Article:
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Initial assembly steps of a translocase for folded proteins.

Blümmel AS, Haag LA, Eimer E, Müller M, Fröbel J - Nat Commun (2015)

Bottom Line: Many Tat systems are based on the membrane proteins TatA, TatB and TatC, of which TatB and TatC are known to cooperate in binding RR-signal peptides and to form higher-order oligomeric structures.The identification of distinct homonymous and heteronymous contacts between TatB and TatC suggest that TatB monomers coalesce into dome-like TatB structures that are surrounded by outer rings of TatC monomers.We also show that these TatBC complexes are approached by TatA protomers through their N-termini, which thereby establish contacts with TatB and membrane-inserted RR-precursors.

View Article: PubMed Central - PubMed

Affiliation: 1] Institute of Biochemistry and Molecular Biology, ZBMZ, University of Freiburg, 79104 Freiburg, Germany [2] Spemann Graduate School of Biology and Medicine (SGBM), University of Freiburg, 79104 Freiburg, Germany [3] Faculty of Biology, University of Freiburg, 79104 Freiburg, Germany.

ABSTRACT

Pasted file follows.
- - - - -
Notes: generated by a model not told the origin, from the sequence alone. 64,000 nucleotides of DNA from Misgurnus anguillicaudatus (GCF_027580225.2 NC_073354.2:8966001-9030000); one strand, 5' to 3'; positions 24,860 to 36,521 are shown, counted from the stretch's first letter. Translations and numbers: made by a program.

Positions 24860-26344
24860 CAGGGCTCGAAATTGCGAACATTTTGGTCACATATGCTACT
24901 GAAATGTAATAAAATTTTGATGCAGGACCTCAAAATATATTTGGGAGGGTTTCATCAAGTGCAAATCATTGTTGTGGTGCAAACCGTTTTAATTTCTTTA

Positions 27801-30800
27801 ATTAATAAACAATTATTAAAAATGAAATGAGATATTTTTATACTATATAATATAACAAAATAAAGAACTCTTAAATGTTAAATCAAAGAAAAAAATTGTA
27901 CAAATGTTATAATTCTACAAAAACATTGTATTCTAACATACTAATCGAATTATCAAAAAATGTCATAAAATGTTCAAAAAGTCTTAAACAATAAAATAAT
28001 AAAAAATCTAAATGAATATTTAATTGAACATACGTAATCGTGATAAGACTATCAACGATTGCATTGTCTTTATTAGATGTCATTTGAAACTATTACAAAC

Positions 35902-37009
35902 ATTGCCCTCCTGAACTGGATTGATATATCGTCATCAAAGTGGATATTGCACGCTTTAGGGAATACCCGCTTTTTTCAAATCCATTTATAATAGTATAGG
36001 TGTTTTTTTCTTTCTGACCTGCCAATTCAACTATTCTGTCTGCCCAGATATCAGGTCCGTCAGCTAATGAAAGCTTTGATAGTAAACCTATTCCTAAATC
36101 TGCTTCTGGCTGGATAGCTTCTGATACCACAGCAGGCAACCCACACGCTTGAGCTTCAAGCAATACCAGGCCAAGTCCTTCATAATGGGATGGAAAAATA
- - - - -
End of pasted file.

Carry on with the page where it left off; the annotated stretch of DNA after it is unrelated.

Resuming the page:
The so-called Tat (twin-arginine translocation) system transports completely folded proteins across cellular membranes of archaea, prokaryotes and plant chloroplasts. Tat-directed proteins are distinguished by a conserved twin-arginine (RR-) motif in their signal sequences. Many Tat systems are based on the membrane proteins TatA, TatB and TatC, of which TatB and TatC are known to cooperate in binding RR-signal peptides and to form higher-order oligomeric structures. We have now elucidated the fine architecture of TatBC oligomers assembled to form closed intramembrane substrate-binding cavities. The identification of distinct homonymous and heteronymous contacts between TatB and TatC suggest that TatB monomers coalesce into dome-like TatB structures that are surrounded by outer rings of TatC monomers. We also show that these TatBC complexes are approached by TatA protomers through their N-termini, which thereby establish contacts with TatB and membrane-inserted RR-precursors.